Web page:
Do your duty, and don’t let the haters get you down.

This blog post is dedicated my dear friend and fellow activist, Amelia Campbell.

One night, over three years ago, my father spoke very nastily and downright meanly to me about my activism. I won’t rehash the whole argument here, but I remember it very well. You can ask me about it in person, and I’ll gladly give you all the gruesome details. Though his pathetic attempt to belittle me did not ultimately discourage me, I’m still upset with him for his BS, so I’d like to share some thoughts with you that I would share with my father were he a better man (technically, he could at any moment become that better man, but I’m not holding my breath at present). Okay, here goes…

Life is a responsibility; life is your responsibility to those (human, animal, plant, alien, etc.) who share time and space with you during your existence, and life is your responsibility to those whose existence will come as and long after your existence ends. Given this, I shall now defer to a man I don’t like, President Theodore Roosevelt, who spoke wisely when, in his speech, “Citizen in a Republic,” delivered in the Sorbonne in Paris on April 23, 1910, he made the following remarks:

“The poorest way to face life is to face it with a sneer. There are many men who feel a kind of twister pride in cynicism; there are many who confine themselves to criticism of the way others do what they themselves dare not even attempt. There is no more unhealthy being, no man less worthy of respect, than he who either really holds, or feigns to hold, an attitude of sneering disbelief toward all that is great and lofty, whether in achievement or in that noble effort which, even if it fails, comes to second achievement. A cynical habit of thought and speech, a readiness to criticise work which the critic himself never tries to perform, an intellectual aloofness which will not accept contact with life’s realities – all these are marks, not as the possessor would fain to think, of superiority but of weakness. They mark the men unfit to bear their part painfully in the stern strife of living, who seek, in the affection of contempt for the achievements of others, to hide from others and from themselves in their own weakness. The rôle is easy; there is none easier, save only the rôle of the man who sneers alike at both criticism and performance.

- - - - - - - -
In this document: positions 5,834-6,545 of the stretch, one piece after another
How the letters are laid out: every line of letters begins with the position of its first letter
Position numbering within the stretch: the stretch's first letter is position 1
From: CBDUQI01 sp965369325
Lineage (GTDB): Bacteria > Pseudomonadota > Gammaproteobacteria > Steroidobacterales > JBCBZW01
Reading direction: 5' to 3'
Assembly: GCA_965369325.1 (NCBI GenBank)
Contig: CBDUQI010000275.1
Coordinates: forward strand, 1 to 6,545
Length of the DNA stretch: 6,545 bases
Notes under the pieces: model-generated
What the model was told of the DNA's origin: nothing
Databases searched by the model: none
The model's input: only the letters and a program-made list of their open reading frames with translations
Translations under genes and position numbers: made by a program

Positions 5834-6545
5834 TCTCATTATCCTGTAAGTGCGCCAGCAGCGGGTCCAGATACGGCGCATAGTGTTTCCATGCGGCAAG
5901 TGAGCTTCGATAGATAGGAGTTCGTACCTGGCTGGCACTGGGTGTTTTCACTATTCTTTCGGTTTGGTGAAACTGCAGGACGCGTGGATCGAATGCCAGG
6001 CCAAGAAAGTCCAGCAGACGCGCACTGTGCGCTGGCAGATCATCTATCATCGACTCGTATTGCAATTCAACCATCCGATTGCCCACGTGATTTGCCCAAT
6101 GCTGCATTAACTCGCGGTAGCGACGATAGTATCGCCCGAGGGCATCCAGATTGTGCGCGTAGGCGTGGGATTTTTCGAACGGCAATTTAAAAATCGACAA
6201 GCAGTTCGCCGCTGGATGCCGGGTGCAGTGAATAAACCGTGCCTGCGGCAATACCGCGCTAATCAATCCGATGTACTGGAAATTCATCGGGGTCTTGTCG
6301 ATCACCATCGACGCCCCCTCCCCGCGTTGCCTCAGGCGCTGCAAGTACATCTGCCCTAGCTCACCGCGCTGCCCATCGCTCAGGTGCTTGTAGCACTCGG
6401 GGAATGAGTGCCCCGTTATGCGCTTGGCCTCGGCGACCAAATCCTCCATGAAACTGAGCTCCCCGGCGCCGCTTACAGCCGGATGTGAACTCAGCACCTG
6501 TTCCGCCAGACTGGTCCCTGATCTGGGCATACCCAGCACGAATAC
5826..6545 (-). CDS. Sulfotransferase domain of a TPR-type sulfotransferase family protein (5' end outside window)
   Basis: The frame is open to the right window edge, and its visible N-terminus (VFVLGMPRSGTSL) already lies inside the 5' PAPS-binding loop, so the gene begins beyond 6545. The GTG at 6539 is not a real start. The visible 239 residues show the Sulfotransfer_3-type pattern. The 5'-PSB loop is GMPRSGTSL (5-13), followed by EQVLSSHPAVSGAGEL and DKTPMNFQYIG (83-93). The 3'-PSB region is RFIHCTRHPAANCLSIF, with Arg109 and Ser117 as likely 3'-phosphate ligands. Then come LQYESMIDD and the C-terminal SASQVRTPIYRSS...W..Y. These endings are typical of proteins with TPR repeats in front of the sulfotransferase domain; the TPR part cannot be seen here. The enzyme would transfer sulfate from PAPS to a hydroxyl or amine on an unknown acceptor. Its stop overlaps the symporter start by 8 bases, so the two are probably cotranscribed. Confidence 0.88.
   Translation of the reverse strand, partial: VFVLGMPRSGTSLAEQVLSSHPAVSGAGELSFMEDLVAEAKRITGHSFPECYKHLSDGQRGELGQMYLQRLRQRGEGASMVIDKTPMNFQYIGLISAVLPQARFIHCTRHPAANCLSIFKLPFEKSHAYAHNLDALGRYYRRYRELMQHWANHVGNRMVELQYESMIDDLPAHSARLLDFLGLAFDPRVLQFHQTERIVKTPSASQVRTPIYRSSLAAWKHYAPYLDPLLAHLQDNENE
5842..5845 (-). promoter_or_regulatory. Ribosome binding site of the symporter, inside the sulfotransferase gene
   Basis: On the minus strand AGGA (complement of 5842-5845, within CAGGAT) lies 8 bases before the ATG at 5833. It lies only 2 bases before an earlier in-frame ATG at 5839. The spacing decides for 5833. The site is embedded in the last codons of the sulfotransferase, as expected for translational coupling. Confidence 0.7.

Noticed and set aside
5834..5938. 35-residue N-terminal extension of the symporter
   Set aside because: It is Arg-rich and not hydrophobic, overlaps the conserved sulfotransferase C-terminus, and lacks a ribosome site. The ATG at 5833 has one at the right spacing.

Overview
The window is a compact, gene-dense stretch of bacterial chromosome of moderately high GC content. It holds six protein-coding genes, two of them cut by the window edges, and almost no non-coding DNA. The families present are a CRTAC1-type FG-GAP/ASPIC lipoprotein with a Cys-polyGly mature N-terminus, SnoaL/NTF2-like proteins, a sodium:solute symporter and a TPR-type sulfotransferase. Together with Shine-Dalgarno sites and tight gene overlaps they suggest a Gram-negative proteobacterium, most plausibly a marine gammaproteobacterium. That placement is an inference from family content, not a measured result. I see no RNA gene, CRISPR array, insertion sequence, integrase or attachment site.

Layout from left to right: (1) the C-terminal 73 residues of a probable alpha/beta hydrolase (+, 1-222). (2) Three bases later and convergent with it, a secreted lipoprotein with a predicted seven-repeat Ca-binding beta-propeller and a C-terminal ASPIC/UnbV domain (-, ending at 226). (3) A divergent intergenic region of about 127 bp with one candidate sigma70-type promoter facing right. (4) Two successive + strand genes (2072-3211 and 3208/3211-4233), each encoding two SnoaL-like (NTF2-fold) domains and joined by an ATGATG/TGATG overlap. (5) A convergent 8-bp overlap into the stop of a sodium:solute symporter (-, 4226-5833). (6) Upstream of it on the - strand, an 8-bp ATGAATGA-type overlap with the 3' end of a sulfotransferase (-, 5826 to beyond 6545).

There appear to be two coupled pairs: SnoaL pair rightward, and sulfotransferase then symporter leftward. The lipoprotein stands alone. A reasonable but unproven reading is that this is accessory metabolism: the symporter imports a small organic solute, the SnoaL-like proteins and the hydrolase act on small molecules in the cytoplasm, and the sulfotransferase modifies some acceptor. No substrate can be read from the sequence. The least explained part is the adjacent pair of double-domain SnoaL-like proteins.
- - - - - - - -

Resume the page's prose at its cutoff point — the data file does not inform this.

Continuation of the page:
It is not the critic who counts; not the man who points out how the strong man stumbles, or where the doer of deeds could have done them better. The credit belongs to the man who is actually in the arena, whose face is marred by dust and sweat and blood; who strives valiantly; who errs, who comes short again and again, because there is no effort without error and shortcoming; but who does actually strive to do the deeds; who knows great enthusiasms, the great devotions; who spends himself in a worthy cause; who at the best knows in the end the triumph of high achievement, and who at the worst, if he fails, at least fails while daring greatly, so that his place shall never be with those cold and timid souls who neither know victory nor defeat. Shame on the man of cultivated taste who permits refinement to develop into fastidiousness that unfits him for doing the rough work of a workaday world. Among the free peoples who govern themselves there is but a small field of usefulness open for the men of cloistered life who shrink from contact with their fellows. Still less room is there for those who deride of slight what is done by those who actually bear the brunt of the day; nor yet for those others who always profess that they would like to take action, if only the conditions of life were not exactly what they actually are. The man who does nothing cuts the same sordid figure in the pages of history, whether he be a cynic, or fop, or voluptuary. There is little use for the being whose tepid soul knows nothing of great and generous emotion, of the high pride, the stern belief, the lofty enthusiasm, of the men who quell the storm and ride the thunder. Well for these men if they succeed; well also, though not so well, if they fail, given only that they have nobly ventured, and have put forth all their heart and strength. It is war-worn Hotspur, spent with hard fighting, he of the many errors and valiant end, over whose memory we love to linger, not over the memory of the young lord who ‘but for the vile guns would have been a valiant soldier.'”

I hope my brief words and Teddy’s much longer words will be of use to you, and feel free to share them if you want (Teddy’s words are in the public domain, and the description I gave of life I give everyone permission to share non-commercially, but I sure would appreciate attribution). With that, I would like to recommend the new film Tomorrowland to all my activist friends and to all activists and people who are considering activism. It’s still in theaters, so I suggest going with a group of fellow activists. It’s deeply vindicating.

P. S: This is only my second blog post, and my first one was back in November of 2013. I’m sorry to have kept you all waiting. A lot more are coming, and soon. Now go see Tomorrowland.

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